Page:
But the alterations probably mean that the aircraft's "useful load" has changed. What's the useful load? Chapter 8 of the Pilot's Handbook of Aeronautical Knowledge defines "useful load" as "the weight of the pilot, copilot, passengers, baggage, usable fuel, and drainable oil. It is the basic empty weight subtracted from the maximum allowable gross weight. This term applies to general aviation aircraft only."

Look at the aircraft's weight and balance information-it's the "W" in the ARROW acronym that reminds you what documents must be on board-and record the new numbers. Use them in all future loading calculations. If useful load has been reduced, it means that the new comforts come at the price of less loading capacity being available for other items. The work should be accompanied by updated on-board weight and balance documents. "On older aircraft especially, there may be many pages pertaining to weight and balance because with each modification of the airframe and avionics, a new weight and balance entry must be recorded. Make sure the latest such record is aboard, not only to satisfy legal requirements but also to compute an accurate weight and balance for the flight," Mark Twombly wrote in the December 2004 AOPA Flight Training column, "What It Looks Like: ARROW." For instance, if your aircraft were subject to an FAA ramp inspection, or if a flight-test examiner asked you to demonstrate if it complies with its weight and balance documents, you would have to produce the documents.

Never use generic weight-and-balance figures published in an off-the-shelf pilot's operating handbook for your make and model aircraft when calculating loading and center of gravity-these numbers are for demonstration purposes only. The importance of accurate loading calculations and the risks of failing to compute them are discussed in the December 26, 2003, Training Tips article, "A Reasonable Balance."

Enjoy your aircraft's new features. Usually the additional pilot comfort and aircraft capability make up for the small reduction in useful load.

My ePilot - Training Product
Many of today's new pilots start their aerial adventures via the virtual skyways of personal-computer simulation games such as Microsoft Flight Simulator, and many pilots say that these programs help them to hone skills or remain proficient. Former Microsoft Games executive Bruce Williams has written a book on that very subject. Microsoft Flight Simulator as a Training Aid: A Guide for Pilots, Instructors, and Virtual Aviators was recently released by Aviation Supplies and Academics. The book, which details for pilots of all skill levels how to exploit the benefits of Microsoft Flight Simulator for training and proficiency purposes, is available for $29.95 through ASA.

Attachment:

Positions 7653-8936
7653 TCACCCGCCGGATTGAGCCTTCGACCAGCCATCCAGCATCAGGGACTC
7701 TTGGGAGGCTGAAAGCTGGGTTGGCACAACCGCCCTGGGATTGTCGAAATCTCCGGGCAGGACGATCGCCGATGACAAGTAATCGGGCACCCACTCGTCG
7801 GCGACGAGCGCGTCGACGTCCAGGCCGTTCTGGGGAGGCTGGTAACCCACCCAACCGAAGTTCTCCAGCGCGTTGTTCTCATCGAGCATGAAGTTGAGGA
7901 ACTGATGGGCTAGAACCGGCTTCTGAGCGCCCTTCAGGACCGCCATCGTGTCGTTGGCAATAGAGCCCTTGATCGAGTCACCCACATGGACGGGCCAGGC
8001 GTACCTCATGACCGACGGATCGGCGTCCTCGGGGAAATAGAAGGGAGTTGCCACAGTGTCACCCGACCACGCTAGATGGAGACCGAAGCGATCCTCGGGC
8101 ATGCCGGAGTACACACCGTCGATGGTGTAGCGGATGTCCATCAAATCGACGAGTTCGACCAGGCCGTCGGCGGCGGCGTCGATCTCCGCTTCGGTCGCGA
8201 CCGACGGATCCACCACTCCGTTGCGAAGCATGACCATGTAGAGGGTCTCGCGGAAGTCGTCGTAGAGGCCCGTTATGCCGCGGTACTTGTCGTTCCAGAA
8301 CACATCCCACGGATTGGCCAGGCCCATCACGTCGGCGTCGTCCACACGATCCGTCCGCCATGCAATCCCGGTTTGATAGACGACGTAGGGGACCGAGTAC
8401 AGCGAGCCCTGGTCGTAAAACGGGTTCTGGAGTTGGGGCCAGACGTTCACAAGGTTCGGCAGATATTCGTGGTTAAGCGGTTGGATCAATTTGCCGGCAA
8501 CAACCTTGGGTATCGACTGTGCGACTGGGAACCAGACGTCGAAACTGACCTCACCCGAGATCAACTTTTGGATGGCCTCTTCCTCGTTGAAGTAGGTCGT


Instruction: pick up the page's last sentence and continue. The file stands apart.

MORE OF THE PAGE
Note: Products listed have not been evaluated by ePilot editors unless otherwise noted. AOPA assumes no responsibility for products or services listed or for claims or actions by manufacturers or vendors.

My ePilot - Student Interest, Final Exam
Question: What causes drag?

Answer: There are primarily two types of drag, "induced" and "parasite," which create a combined total impact on airplane performance. Induced drag is a byproduct of lift, which results in wingtip vortices that increase the downwash behind the airplane's wings. The use of flaps, change of angle of attack, and deflection of the control surfaces all increase induced drag. Parasite drag, which is normally made up of form, interference, and skin friction drag, is created by the disturbance of the airflow around the airframe by items such as its skin, antennas, landing gear, and air gaps located between control surfaces and airframe. Induced drag will decrease and parasite drag will increase as speed increases. For more information, review Thomas A. Horne's article, "Flying Forces," on AOPA Online.